The Best Forest Preserve
Kinabalu Park in Sabah, Malaysia, is associated with many superlatives.
The peak that gives the park its name is one of the tallest in Southeast
Asia (4,095 meters). Species found here represent over half the
families of flowering plants in the world. Among them: Rafflesia,
the largest flower on Earth, which can measure 90 cm across. The
mountain also holds more pitcher plants than any other part of the
world, and more fern species than all Africa.
Biun - Sabah parks.
In short, it is a botanists' paradise. That's a consequence of the
varied terrain, which ranges from tropical forests near sea level
to the sub-alpine scrub near the top of Kinabalu. Covering an area
of 754 square kilometers, it is small compared to other preserves
such as the Lore Lindu in Sulawesi. But there's more to Kinabalu
than its biodiversity.
What distinguishes the park is management. It has an active outreach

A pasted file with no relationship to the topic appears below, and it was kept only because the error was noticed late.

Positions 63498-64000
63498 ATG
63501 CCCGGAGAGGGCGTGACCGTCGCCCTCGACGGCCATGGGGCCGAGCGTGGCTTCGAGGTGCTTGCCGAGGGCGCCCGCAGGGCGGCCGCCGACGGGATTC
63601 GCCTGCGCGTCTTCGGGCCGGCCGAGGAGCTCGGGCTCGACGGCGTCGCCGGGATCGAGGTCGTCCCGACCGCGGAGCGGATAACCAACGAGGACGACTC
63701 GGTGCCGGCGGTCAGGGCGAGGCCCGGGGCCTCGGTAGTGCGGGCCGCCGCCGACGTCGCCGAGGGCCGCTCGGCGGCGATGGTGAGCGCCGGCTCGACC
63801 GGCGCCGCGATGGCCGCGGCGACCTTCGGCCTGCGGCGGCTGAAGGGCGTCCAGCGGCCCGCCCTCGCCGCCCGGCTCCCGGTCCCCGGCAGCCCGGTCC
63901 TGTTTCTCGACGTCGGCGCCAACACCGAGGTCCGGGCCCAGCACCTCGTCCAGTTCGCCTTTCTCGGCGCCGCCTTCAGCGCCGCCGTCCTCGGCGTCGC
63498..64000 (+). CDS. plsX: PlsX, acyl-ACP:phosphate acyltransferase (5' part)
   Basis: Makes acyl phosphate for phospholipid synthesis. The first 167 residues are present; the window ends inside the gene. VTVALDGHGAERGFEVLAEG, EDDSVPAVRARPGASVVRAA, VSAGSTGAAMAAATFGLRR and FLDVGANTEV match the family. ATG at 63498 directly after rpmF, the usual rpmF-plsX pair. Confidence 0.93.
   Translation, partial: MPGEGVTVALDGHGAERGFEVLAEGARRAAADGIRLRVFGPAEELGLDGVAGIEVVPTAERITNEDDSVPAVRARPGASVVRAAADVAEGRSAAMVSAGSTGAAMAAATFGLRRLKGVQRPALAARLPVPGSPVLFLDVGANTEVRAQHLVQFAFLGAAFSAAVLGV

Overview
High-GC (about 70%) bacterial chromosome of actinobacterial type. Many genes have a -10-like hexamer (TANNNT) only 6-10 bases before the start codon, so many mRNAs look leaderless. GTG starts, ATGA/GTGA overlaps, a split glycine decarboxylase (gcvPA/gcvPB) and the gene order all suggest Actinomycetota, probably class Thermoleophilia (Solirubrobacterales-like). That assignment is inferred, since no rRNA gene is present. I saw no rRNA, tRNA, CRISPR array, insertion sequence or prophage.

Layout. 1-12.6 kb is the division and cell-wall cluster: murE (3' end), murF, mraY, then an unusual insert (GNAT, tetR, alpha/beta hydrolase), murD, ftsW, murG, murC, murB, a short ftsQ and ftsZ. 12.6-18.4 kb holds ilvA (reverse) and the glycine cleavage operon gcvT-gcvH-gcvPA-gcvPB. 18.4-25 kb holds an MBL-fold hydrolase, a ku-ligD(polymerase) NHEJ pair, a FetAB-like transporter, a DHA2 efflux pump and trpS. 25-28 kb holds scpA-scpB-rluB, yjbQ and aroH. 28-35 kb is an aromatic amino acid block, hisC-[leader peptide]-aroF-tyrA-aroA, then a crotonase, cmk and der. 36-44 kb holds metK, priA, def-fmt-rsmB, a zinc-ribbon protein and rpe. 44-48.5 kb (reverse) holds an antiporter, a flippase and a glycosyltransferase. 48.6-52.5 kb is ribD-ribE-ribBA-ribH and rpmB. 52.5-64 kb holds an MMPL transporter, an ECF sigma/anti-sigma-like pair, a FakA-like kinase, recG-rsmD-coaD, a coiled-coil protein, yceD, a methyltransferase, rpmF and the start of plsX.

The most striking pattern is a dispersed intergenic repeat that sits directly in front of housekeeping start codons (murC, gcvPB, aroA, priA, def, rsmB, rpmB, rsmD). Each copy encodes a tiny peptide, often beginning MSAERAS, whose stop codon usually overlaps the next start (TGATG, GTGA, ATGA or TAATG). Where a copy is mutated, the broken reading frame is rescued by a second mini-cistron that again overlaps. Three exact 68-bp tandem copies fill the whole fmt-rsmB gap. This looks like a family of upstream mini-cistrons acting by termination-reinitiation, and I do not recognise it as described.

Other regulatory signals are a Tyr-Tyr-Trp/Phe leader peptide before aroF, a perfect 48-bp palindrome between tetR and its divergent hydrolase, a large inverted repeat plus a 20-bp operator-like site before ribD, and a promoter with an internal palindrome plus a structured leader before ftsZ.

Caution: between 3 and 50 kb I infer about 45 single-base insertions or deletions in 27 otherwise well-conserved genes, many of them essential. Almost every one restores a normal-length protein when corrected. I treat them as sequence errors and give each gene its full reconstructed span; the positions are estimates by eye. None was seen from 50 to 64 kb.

program, with natural history museums and a strong research and
education center. "It's like a living laboratory," says Jamili Nais,
assistant director of the Sabah Parks Board. Kinabalu's natural
treasures (rare orchids, birds and butterflies, for instance) are
a target for wildife poachers and illegal loggers. So enforcement
is a major concern. But while rangers constantly patrol its boundaries,
they also rely heavily on local villagers for tip-offs on any encroachment.
This emphasis on close ties with indigenous communities is reflected
in the park's research. One example: a project on the Kadazan peoples'
medicinal plants that will also promote sustainable use of resources.
The tourism management is also exemplary. When a visitor boom in
the late 1980s led to trampled terrain, the park restricted overnight
accomodation to avoid crowding, and dispersed visitors by developing
a hot spring facility. "Kinabalu sets the standard for effectively
managed parks in the region," says environmentalist Jim Thorsell,
who has monitored many of Asia's nature preserves.
By S.C. Chan
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